The hostel reached surprising levels of sophistication in Japan, before returning back to Europe and the U.S. with a stylish new identity that’s infiltrated our hotel selection.
Never forget, someone consciously decided to make glamping a word. If they were so gung-ho about bastardizing the English language, they should’ve just gone all the way. “Stylish hostels” were right there, practically begging for their own portmanteau. Stostels might not’ve had the same linguistic staying power — lightning rarely strikes the same smooth brain twice — but as a type of accommodation, they’ve been around at least as long as “glamorous camping.”
Hostels tend to call to mind backpacking through Europe, but it’s in twenty-first-century Japan where the form was refined, elevated, and brought into the larger boutique hotel ecosystem, like a spy in from the cold. These stostels (sorry), no longer outsiders, spread their influence back through Europe and North America, infiltrating our selection, which now features hundreds of full-on hotels that have incorporated the most crowd-pleasing characteristics of the hostel template.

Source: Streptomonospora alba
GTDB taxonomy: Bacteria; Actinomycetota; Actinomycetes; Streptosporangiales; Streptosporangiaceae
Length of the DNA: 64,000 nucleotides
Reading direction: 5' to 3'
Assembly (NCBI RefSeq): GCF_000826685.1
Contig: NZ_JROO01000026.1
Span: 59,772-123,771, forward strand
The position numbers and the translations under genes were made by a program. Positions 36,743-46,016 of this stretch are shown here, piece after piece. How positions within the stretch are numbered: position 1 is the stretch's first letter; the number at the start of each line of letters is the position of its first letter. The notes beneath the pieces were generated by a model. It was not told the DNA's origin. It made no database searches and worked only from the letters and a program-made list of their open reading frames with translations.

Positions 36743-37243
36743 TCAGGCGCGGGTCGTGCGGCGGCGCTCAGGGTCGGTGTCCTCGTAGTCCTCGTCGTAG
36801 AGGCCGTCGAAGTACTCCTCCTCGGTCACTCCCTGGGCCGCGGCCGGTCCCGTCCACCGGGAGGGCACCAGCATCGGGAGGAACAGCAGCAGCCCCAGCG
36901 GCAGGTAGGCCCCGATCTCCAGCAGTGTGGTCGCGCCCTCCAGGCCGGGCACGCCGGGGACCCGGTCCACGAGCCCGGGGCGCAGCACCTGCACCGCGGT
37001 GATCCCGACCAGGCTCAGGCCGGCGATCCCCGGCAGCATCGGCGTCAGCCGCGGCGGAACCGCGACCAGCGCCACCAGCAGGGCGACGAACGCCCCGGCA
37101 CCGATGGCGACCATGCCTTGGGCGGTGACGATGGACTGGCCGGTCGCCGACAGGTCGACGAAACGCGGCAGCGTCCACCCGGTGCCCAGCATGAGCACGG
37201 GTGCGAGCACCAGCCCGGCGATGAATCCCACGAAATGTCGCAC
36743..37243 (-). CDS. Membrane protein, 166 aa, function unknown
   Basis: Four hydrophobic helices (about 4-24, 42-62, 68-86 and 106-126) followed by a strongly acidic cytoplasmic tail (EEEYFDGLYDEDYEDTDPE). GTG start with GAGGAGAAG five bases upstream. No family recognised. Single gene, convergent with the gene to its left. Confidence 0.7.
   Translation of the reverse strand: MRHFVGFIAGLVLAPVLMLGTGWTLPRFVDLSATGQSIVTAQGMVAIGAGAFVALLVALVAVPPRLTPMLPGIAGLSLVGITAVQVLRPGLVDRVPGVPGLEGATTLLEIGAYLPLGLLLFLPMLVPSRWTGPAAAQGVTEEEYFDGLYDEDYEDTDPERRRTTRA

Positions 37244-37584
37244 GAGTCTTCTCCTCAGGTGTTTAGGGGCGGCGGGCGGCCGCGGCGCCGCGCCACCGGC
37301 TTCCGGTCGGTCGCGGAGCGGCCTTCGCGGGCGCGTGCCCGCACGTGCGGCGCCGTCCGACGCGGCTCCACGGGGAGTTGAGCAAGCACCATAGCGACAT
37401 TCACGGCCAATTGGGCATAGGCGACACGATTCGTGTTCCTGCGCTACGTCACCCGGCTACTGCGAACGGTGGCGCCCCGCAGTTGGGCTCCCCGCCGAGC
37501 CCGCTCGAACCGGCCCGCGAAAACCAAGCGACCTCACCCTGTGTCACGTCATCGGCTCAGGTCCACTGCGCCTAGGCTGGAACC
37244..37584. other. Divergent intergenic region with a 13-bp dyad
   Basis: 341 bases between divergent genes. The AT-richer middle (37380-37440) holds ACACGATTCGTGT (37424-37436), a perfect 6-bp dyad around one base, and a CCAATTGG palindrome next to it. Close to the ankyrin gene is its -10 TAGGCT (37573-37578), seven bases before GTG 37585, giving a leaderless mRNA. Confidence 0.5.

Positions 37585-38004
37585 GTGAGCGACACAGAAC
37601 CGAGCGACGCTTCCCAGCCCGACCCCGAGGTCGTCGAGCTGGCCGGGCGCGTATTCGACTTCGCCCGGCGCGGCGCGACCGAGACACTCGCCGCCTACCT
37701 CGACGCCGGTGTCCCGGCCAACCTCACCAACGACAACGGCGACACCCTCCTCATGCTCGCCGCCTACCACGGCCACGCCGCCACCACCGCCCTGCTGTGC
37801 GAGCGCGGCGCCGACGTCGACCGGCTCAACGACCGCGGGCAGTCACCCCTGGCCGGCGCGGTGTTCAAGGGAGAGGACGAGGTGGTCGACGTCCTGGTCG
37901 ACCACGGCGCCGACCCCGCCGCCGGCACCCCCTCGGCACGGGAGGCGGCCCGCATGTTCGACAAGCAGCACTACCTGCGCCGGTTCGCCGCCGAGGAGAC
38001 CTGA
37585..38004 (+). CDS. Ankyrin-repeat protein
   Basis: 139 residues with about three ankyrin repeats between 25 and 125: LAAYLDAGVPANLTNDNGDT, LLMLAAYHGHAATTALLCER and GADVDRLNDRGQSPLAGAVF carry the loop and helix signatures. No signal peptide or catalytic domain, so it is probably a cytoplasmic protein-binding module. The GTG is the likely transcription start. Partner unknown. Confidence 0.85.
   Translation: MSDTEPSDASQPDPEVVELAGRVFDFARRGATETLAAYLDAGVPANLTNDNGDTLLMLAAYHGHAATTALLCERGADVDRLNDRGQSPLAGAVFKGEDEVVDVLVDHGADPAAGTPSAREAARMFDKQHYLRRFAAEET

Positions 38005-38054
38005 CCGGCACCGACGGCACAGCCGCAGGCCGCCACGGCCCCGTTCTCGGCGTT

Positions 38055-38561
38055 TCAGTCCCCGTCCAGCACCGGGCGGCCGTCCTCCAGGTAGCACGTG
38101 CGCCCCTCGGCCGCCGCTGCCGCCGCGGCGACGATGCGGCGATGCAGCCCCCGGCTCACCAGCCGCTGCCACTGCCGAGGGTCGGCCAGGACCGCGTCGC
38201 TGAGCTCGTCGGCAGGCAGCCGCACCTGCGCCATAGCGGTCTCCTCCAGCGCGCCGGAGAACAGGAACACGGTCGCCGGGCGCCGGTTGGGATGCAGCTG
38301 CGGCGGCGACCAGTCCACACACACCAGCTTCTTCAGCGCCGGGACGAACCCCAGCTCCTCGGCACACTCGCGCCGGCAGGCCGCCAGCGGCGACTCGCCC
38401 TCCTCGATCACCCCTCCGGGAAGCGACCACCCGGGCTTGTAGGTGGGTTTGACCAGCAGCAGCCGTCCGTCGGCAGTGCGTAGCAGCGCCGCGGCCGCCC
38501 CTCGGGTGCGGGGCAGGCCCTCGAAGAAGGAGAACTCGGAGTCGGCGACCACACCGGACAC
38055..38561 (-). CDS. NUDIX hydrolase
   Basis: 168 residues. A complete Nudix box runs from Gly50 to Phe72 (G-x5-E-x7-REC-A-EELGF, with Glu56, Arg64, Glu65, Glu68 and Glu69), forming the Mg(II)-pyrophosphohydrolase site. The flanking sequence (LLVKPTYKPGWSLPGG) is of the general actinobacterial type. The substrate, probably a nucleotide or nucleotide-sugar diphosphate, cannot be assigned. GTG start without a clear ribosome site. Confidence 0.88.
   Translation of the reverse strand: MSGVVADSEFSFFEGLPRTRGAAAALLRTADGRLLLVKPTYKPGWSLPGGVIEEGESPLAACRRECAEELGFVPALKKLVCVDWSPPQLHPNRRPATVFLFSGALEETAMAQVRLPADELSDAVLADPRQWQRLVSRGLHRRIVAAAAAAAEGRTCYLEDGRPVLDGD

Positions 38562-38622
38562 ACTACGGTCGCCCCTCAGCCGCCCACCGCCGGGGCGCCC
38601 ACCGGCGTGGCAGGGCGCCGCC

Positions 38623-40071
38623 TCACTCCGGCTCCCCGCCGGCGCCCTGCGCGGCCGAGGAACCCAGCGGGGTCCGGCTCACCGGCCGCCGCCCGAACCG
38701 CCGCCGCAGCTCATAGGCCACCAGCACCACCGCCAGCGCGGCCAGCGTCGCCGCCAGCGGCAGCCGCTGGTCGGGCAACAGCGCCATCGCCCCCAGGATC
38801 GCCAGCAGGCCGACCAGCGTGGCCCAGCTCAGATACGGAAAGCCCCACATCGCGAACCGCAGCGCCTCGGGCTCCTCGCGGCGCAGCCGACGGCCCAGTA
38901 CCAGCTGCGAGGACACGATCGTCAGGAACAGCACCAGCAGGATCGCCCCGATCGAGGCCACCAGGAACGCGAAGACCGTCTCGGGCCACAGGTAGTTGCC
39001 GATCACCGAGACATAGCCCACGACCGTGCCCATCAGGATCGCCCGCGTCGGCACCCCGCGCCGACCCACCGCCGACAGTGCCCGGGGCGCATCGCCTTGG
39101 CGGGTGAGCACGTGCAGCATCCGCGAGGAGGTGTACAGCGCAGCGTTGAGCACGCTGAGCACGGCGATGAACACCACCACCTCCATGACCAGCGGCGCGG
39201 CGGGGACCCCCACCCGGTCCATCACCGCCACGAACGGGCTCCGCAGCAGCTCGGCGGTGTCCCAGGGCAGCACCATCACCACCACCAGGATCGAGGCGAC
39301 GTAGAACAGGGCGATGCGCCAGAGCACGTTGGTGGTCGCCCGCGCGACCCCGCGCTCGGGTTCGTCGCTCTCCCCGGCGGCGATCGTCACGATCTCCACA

No, shared bathrooms and bunk beds aren’t taking over the hospitality industry, but the relaxed vibes and communal atmosphere that hostels provide have become a fixture in the modern boutique-hotel world. Even dormitory-style rooms are going mainstream. Kudos to the beauty who figured out that if they were good for a dozen strangers, they’d be great for large groups of friends and family.
As with most real change, the motivation for this movement comes from the young. A new generation of guests with a new set of priorities. For them, customary in-room amenities can be a wasteful extravagance — bye-bye towel warmers and turndown service — while public spaces are essential hubs for socializing, working, playing, even self-catering.
The U.S. and European hotels below have a little bit of everything mentioned above. Proof that the hostel now lives as a civilian among us. Just don’t call them stostels.
Santa Barbara, California